Wiz Khalifa is sitting, or, more accurately, smoking rather pretty right now. The 28-year-old Pittsburgh rapper flawlessly survived (with a little bit of help from Amber Rose’s finger’s GPS history) Lord Yeezus’ now-infamous Twitter onslaught; officially owns the world’s coolest pants; ended a bitter custody battle over his son, Sebastian; and just dropped arguably his best studio album since his 2006 debut, Show and Prove. With 13 tracks and a runtime slightly more than 50 minutes, Khalifa, Wiz’s sixth studio album, is chock-full of the wake-and-bake, perennially stoned rapping that turned Wiz into music’s most venerable stoner since Willie Nelson.Wiz Khalifa rating graphic

As soon as the album begins, it’s clear that Wiz wants to remind his once-fans, the non-TGOD diehards who have dismissed him as a legitimate rapper since he began his transition from the street grind to the radio-play hustle, that he indeed still has the flow that, 10 years ago, made him the soundtrack to every and anyone’s vehicular hotboxing. The first track, “BTS,” showcases Wiz at his simple, self-motivational best: “Try to be the best that I can/ They got the right decisions, handle business like a man/ You know I try to do shit with my heart/ They talk but I don’t listen, I just finish what I start.” He also, in the most Lil Wayne way possible, has a way of somehow pulling off the cheesiest punchlines of all time (and I’m ashamed that I’ve been walking around with this stuck in my head): “Pull up in the Phantom, paparazzi taking pictures/ Sellin’ so much swag we should be your swag vendor.” I guess it really is time for “swag” to make its comeback as a staple of modern-day English conversation.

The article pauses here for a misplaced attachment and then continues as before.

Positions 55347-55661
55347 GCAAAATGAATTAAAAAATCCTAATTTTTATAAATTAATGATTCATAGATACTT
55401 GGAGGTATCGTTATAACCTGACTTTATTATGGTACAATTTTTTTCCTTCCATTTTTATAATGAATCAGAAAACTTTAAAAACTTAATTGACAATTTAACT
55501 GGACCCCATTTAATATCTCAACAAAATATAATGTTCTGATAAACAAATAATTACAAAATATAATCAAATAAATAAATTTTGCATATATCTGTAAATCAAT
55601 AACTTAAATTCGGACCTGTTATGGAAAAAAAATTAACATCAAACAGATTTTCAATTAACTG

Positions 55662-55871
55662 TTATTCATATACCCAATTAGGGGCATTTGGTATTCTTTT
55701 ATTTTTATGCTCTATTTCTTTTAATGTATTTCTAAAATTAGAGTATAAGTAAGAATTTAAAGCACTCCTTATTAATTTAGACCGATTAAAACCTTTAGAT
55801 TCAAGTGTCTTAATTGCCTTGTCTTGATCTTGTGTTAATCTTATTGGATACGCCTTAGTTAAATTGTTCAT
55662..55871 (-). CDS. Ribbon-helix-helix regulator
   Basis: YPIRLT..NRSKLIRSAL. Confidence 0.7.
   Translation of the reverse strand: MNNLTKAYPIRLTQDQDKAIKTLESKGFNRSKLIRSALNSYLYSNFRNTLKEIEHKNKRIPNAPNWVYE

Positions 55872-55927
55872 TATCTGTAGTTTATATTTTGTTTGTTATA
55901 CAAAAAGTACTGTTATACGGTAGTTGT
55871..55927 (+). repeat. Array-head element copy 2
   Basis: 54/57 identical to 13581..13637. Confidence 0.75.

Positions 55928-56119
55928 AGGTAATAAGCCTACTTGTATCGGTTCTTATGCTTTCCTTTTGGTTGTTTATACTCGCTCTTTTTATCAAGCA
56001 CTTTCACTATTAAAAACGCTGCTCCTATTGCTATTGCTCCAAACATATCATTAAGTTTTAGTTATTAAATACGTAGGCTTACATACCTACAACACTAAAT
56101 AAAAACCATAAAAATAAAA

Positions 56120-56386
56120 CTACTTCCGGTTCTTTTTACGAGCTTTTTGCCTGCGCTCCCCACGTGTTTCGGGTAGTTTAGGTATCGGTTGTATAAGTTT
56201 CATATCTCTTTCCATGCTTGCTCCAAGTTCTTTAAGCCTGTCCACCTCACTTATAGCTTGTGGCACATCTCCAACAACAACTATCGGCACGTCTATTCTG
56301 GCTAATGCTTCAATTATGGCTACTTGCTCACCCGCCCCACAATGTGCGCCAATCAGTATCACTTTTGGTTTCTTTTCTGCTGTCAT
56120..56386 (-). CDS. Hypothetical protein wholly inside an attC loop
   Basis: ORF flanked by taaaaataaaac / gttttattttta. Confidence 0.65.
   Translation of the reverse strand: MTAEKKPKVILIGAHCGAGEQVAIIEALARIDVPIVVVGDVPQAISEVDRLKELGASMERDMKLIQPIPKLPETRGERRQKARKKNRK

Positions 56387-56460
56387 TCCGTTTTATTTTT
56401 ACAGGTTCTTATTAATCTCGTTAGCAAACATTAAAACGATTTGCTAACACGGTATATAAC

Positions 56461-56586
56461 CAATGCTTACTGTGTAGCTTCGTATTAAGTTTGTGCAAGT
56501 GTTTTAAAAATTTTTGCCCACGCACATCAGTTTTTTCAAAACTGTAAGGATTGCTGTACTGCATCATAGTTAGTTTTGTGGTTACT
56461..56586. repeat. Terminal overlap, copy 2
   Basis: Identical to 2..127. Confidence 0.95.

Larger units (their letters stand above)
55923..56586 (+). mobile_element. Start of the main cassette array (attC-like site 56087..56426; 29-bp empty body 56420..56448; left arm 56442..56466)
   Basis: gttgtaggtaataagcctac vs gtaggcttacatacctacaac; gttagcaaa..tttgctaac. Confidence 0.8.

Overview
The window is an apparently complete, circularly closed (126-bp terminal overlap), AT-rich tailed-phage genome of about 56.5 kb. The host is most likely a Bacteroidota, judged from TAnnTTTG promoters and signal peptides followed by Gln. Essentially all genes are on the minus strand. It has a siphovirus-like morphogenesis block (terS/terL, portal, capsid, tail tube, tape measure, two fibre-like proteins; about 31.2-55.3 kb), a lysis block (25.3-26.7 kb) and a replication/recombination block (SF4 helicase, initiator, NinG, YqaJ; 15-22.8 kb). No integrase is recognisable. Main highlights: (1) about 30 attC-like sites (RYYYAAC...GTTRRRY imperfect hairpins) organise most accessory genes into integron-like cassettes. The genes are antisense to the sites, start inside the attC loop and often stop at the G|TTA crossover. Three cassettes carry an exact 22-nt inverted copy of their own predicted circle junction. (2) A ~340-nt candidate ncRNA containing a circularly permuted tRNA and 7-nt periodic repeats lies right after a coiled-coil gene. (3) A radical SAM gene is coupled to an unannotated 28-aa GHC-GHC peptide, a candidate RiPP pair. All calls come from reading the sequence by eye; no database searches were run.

The Khalifa hit parade is long-lasting and undeniably fun. “Elevated” is the quintessential Wiz anthem, with an inspirational hook and escalating lyrics that lead to what is possibly the album’s most standout line (one that epitomizes Wiz Khalifa): “marijuana, steam sauna, young n—- from the bottom/ Cracking lobster, eating pasta, you would think that he a mobster.” “Cowboy,” a nostalgic ode to the tough Pittsburgh environment that created Mr. Khalifa, is Wiz’s most technically impressive rapping in recent memory. “Bake Sale,” “Make a Play,” “Most of Us,” “Lit” and “No Permission” are certified bangers and foolproof aux-cord material. “Zoney” features the album’s most memorable, immeasurably adorable moment, as Wiz’s son, Sebastian, hops on the mic and says various phrases as instructed by Wiz. As young Sebastian wins over hearts while offering quotables like “Taylor Gang,” “TGOD” and “I love you, Daddy,” Khalifa draws the aforementioned once-lost Wiz fans back to Taylor Gang sidelines.

However, the album is neither flawless nor iconic. “Celebrate,” the album’s second song, presents nothing memorable and features a forgettable Rico Love hook. “Call Waiting” is dope for the first minute and a half of Wiz singing over a groovy island beat but grows old over its four-minute runtime and could have been better utilized as an interlude of sorts. Certain songs beg for bigger-name features. Courtney Noelle, J.R. Donato and Rico Love, while not bad, are far from the type of headline-grabbing artists that make listeners yearn for a follow-up collaboration. Fortunately, the album’s lows are low in number and fail to take away from what’s an overall enjoyable work.

Being completely transparent, I went into this album fully expecting not to like it. Over the past five years or so, Wiz really hasn’t been putting out the sort of content to warrant his level of success or fandom. However, Khalifa truly is a departure from Wiz’s streak of disappointment; his sixth studio album sounds like that of an artist who has matured rather than regressed over the past 10 years.